With the Neoair Uberlite you get a full length 183cm X 51cm air mat that is 6.4cm deep. This is an air mat however so insulation is not as great as with a self inflating mat but comfort certainly is. The Uberlite uses a ‘Triangular Core Matrix’ which consists of two stacked triangular baffles (much like the baffles in a box wall down bag) that create a stable surface and go some way to limiting convectional heat loss. As with many air pads there is a certain ‘crinkle’ factor when sleeping on the Neoair Uberlite but it is toward the lower end of the spectrum in my subjective assessment and not really noticeable unless you are really sensitive to that sort of thing, though I do sleep like the proverbial log. I thought the surface might prove a bit slippery but I’d say it’s around good to average, I didn’t slip off though the high stack hight made the 51cm width feel subjectively narrower to begin with if that makes sense. Unsuprisingly the Neoair Uberlite partners perfectly with Thermarests own sleeping bags – I’ve used it mainly with the Hyperion that I reviewed last year. Initially I used the SynergyLink connectors that anchor the sleeping bag to the mat but laziness won through after a while and I found that it made minimal difference to me with or without. Again if you are a sleeper who tosses and turns a lot then they may prove far more usefull. Full ‘ready to sleep’ inflation takes around 70 seconds for me – I didn’t time packing away but it seems a lot quicker than my usual self inflating mat. This was with the old classic valve not the new WingLock™ valve which will shorten inflation and deflation times. Durability wise I have had no problems as yet but this is a very lightweight piece of kit and you’d be a fool not to bring the provided repair kit along on every outing. I have never placed the Neoair Uberlite down unprotected on anything but debris free grass – in most situations it has been placed inside a bivy-sac, tent or on a minimal Tyvek groundsheet. I hope to use it on some longer alpine routes but I’d probably supplement it with a closed cell mat or a cut down RidgeRest just for a bit of extra insulation and peace of mind in case of a catastrophic axe/crampon/sharp edge related failure beyond the capacity of the repair kit.

Neoair Uberlite with ‘bivi kit’, Hyperion Sleeping Bag, old MSR Titan kettle (stove and canister inside), discontinued RAB bivi bag on tyvek groundsheet. The 1 litre Nalgene is there as an ISO standard unit of measurement 😉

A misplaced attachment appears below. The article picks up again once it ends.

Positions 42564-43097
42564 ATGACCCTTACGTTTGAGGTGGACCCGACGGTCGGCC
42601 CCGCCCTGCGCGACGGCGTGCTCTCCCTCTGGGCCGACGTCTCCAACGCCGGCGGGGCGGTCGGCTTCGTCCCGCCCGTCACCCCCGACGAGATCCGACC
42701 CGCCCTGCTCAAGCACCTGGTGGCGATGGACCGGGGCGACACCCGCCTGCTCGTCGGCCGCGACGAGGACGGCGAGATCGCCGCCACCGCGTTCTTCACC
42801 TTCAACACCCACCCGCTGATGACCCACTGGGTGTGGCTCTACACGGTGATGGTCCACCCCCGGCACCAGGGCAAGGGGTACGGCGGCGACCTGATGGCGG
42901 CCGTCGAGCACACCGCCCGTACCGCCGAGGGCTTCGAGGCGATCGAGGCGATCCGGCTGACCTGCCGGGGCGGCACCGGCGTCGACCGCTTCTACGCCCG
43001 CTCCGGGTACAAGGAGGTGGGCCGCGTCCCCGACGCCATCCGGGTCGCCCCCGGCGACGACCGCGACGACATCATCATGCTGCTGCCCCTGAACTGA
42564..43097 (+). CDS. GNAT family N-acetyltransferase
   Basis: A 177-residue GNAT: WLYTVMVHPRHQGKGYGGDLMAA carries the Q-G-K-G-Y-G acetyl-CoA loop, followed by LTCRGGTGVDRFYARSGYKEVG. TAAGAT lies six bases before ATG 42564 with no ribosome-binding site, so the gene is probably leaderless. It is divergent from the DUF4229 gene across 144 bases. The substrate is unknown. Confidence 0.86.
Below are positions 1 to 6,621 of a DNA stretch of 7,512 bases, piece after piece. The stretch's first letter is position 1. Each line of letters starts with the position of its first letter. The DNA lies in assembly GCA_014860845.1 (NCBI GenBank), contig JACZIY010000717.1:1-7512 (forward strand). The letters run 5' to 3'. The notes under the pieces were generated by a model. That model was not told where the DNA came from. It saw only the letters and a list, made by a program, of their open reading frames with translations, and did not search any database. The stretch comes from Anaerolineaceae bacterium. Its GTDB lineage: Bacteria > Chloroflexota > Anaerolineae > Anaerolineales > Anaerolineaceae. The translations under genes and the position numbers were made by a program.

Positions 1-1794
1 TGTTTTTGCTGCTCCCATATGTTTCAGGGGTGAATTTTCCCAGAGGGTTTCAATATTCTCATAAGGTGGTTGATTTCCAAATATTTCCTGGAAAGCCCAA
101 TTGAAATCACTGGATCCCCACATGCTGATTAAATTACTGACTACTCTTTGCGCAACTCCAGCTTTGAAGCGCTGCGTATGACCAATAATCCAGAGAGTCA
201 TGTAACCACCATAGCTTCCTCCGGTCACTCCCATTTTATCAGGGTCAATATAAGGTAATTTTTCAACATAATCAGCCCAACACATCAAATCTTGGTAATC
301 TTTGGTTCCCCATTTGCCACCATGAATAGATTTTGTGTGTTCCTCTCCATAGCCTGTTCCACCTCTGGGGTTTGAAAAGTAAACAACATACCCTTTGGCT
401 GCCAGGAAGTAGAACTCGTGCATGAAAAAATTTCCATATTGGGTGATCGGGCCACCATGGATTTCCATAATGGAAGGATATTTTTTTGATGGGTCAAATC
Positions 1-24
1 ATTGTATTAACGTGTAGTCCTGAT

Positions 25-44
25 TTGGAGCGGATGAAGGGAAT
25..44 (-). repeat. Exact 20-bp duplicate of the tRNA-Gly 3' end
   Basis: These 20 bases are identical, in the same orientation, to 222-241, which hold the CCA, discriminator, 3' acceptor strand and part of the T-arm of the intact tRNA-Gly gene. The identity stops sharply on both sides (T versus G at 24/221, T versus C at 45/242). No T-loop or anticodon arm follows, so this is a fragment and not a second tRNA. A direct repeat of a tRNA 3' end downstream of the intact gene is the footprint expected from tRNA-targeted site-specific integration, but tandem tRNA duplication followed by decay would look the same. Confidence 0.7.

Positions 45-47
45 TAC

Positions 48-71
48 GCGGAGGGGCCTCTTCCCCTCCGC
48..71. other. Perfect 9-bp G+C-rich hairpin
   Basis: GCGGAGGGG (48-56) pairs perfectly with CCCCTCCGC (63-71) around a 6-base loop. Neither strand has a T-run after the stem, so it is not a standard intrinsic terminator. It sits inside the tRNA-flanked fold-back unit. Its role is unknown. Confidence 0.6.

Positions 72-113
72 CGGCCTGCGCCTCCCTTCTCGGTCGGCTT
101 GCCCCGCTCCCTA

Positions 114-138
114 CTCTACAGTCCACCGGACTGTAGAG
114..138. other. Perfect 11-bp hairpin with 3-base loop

As you can see in the above photo you can create a very compact bivi kit using the Uberlite and Hyperion sleeping bag. This little lot easily fits with room to spare into my Ultimate Direction FKT running sac along with overnight food, waterproofs and a warm top to barely nudge the 3.5kg mark on the scales. The Neoair Uberlite tipped the scales at 241g with the repair kit and stuffsac adding a further 19g.

Ultimately the Neoair Uberlite is a state of the art ultra-lightweight sleeping pad that provides an almost sinful level of comfort for its weight and size. Being so lightweight it needs to be treated appropriately – perhaps not ‘kid-gloves’ but certainly be aware of debris, thorns and sharp rocks and don’t drag it around. Given that, this tiny package can bring car camping luxury on your next bivi or ultralight trip.


  • Ultralight
  • Compact
  • Full length luxury and comfort


  • Needs a certain level of care
  • Not as warm as a self inflating foam pad

SRP £190


Disclaimer – CGR reviewers are never paid to provide a review and the website does not take advertising. We are a bunch of keen climbers and travellers that accept sample products and offer an honest and independent review of the item. The reviewer will often keep the sample after reviewing it for both hygiene reasons and more often they’re in no fit state to return!